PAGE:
https://www.duolingo.com/profile/otisagabey

Soap opera moment

January 29, 2015

https://www.duolingo.com/profile/prasadgupte

Fils = Son was never taught as a singular word. How do you say 'sons'?

April 15, 2014

https://www.duolingo.com/profile/LiquidBlade

Fils is masculine singular and plural. You put either son or ses to indicate which one it it.

June 19, 2014

https://www.duolingo.com/profile/SourireCache

Well this statement is handy, just in case you ever meet Jerry Springer in Paris....

March 14, 2014

https://www.duolingo.com/profile/lhtruly

LOL!!!!!

February 24, 2015

https://www.duolingo.com/profile/Ishana92

i am just wondering here, but can this also be translated as I am following the father of his/her son?

February 8, 2015

https://www.duolingo.com/profile/stokhosUrsus

I retract my previous reply. I've learned to be suspect of Google Translate, and upon further research into your question, I believe you may be correct. All other references to «être» vs «suivre» indicate that context is the only way to distinguish between which word is being used (in the first person present indicative). I also read that there may be a difference in colloquial pronounciation. I would suspect to avoid confusion. So, I suppose in writing it's up to the author to make sure to clarify when context does not. Again, great question!

September 13, 2015

https://www.duolingo.com/profile/Gori16

Awkward.

March 26, 2015

https://www.duolingo.com/profile/Joelinguo

This sentence is utterly confusing

April 23, 2014

https://www.duolingo.com/profile/MarianaSayde

Why not "sons"?

April 23, 2014

https://www.duolingo.com/profile/Moh_kamal90

Because it is "son fils" not "ses fils"

January 15, 2015

https://www.duolingo.com/profile/fenn50

This should surely allow 'boy,' as in English that is used to signify 'son' at least as often as the word 'son' is.

February 19, 2013

https://www.duolingo.com/profile/jrikhal

Same in French with garçon, so I am the father of her/his boy. would be Je suis le père de son garçon.

October 17, 2013

https://www.duolingo.com/profile/ModernWoman

I got it right, but that doesn't mean I understand it. Would anybody else care to elaborate? The mind boggles!

November 18, 2013

https://www.duolingo.com/profile/_Avencia_

You can think of it as "I am the father of her son" (as in, that woman's child is mine, too) or "I am the father of his son" (as in, I am the biological father of that man's adopted son).

April 21, 2014

https://www.duolingo.com/profile/jrikhal

What is it that you don't understand?

November 18, 2013

https://www.duolingo.com/profile/ModernWoman

The biology of the sentence I think! Oh well, as long as I got the French right, that's the main thing I suppose. But how often would such a sentence be used in France?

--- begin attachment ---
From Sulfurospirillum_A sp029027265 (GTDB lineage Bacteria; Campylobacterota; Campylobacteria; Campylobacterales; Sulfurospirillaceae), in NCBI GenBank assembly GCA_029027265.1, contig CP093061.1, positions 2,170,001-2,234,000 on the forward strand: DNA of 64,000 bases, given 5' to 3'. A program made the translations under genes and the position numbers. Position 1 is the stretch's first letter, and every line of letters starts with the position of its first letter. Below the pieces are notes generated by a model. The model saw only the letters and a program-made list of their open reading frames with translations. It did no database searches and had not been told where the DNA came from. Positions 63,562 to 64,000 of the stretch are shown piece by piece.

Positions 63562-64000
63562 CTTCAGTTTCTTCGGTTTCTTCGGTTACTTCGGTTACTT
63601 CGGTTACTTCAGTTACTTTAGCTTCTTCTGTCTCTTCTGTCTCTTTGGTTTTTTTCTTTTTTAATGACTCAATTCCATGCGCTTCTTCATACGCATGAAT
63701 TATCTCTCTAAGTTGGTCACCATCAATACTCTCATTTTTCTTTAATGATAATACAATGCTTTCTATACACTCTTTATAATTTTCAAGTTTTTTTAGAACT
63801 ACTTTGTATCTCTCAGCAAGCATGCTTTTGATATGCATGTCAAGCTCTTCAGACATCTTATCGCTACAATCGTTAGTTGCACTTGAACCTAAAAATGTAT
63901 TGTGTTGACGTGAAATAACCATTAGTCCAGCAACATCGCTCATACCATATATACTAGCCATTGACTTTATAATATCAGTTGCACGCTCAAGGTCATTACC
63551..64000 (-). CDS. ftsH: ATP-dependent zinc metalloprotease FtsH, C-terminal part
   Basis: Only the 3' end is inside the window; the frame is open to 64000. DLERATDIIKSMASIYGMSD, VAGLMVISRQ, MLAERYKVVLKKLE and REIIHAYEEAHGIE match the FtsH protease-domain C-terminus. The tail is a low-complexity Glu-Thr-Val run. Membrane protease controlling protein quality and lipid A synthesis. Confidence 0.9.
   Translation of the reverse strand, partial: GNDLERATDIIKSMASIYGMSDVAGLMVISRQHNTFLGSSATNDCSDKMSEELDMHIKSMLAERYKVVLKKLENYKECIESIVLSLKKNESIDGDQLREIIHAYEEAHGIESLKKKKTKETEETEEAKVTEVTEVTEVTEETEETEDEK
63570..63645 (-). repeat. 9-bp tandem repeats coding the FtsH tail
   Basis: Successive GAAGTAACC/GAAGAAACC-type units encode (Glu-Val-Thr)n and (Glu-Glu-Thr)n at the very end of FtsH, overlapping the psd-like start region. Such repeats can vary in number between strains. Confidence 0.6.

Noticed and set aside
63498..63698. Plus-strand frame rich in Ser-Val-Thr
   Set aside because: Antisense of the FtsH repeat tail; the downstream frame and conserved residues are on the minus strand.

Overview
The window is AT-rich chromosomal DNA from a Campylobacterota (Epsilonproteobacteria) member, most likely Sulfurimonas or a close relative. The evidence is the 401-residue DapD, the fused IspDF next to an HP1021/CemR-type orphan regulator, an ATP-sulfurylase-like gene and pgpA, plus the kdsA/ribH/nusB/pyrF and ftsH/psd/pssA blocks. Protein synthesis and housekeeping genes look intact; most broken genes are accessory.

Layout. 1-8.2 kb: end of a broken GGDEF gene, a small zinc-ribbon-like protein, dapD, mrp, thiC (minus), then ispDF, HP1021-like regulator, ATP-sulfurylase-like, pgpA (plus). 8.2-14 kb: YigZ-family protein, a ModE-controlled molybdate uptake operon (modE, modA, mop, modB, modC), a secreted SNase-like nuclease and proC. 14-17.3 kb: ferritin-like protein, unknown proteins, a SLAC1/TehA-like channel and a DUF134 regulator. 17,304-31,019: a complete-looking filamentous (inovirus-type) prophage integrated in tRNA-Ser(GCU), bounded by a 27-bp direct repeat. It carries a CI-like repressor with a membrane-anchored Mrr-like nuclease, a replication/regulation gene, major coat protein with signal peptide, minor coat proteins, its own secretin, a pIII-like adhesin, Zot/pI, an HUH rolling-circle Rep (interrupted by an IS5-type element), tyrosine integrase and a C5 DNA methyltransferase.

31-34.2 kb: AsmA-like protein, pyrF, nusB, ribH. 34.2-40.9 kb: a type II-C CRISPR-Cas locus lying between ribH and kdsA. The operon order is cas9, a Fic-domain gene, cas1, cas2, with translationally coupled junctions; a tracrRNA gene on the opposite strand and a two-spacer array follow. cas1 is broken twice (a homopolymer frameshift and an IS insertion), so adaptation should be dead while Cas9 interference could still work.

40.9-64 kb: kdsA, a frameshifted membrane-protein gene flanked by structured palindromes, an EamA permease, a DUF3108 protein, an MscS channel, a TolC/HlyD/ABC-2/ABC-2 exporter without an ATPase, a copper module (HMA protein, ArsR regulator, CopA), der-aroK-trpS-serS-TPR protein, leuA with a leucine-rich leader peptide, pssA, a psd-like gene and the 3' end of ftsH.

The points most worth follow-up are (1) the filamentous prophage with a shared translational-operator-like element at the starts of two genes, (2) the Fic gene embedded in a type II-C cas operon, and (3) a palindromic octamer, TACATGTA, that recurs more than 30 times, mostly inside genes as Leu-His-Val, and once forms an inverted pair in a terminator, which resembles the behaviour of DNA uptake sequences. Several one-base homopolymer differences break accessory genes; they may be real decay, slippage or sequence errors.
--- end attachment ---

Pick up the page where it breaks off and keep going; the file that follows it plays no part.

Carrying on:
November 18, 2013

https://www.duolingo.com/profile/jrikhal

Ah, ok. Well it's for French grammar, not a sentence you'll use on a daily basis.

November 18, 2013

https://www.duolingo.com/profile/4Elysa

Does it help to think of it as "I am the father of her son"? Without context we don't know if it is 'his son' or 'her son.'

February 10, 2014

https://www.duolingo.com/profile/CJ.Dennis

The scenario I imagined was a man going to a school to pick up his son. He is challenged; normally the mother picks him up. He says "I am the father of her son."

January 19, 2016

https://www.duolingo.com/profile/shone5

What is the plural of fils? Is it the same?

May 6, 2014

https://www.duolingo.com/profile/rrufai

Yes, same.

Mes fils sont jeunes = My sons are young.

Mon fils est jeune = My son is young.

June 9, 2014

https://www.duolingo.com/profile/Word_lover_HK

Une famille moderne

June 5, 2014

https://www.duolingo.com/profile/Graminthesalmon

What is the plural for fils?

June 22, 2014

https://www.duolingo.com/profile/CochiCarrie

Itself.

Le fils - the son, Les fils - the sons

December 25, 2014

https://www.duolingo.com/profile/Sundancer1026

"I am the father of his son." is accepted. It really strikes me. :)

July 31, 2014

https://www.duolingo.com/profile/sillabando

"fils" is also plural in French but the translation "her sons" is considered incorrect.

December 29, 2014

https://www.duolingo.com/profile/mere_des_chats

That is because the possessive adjective son is the clue that it is the singular fils that is intended here. Had it been "her sons" the possessive adjective would have been ses

son fils = her/his son

ses fils = her/his sons

March 28, 2015

https://www.duolingo.com/profile/Feeniqs

I thought this would mean "I follow the father of his/her son."

January 15, 2015

https://www.duolingo.com/profile/mere_des_chats

Seems to me that that would be an acceptable translation too.

March 28, 2015

https://www.duolingo.com/profile/stokhosUrsus

Yeah. That's an unfortunate conjugation in French. :)

April 25, 2015

https://www.duolingo.com/profile/royrituraj0

I just came here for the comments. Saw this coming.

February 13, 2015

https://www.duolingo.com/profile/rossemilie

I love that duolingo accepted. I hesitated before inputting incorrectly because it would have been do worth it to lose a heart.

March 20, 2015

https://www.duolingo.com/profile/Santia64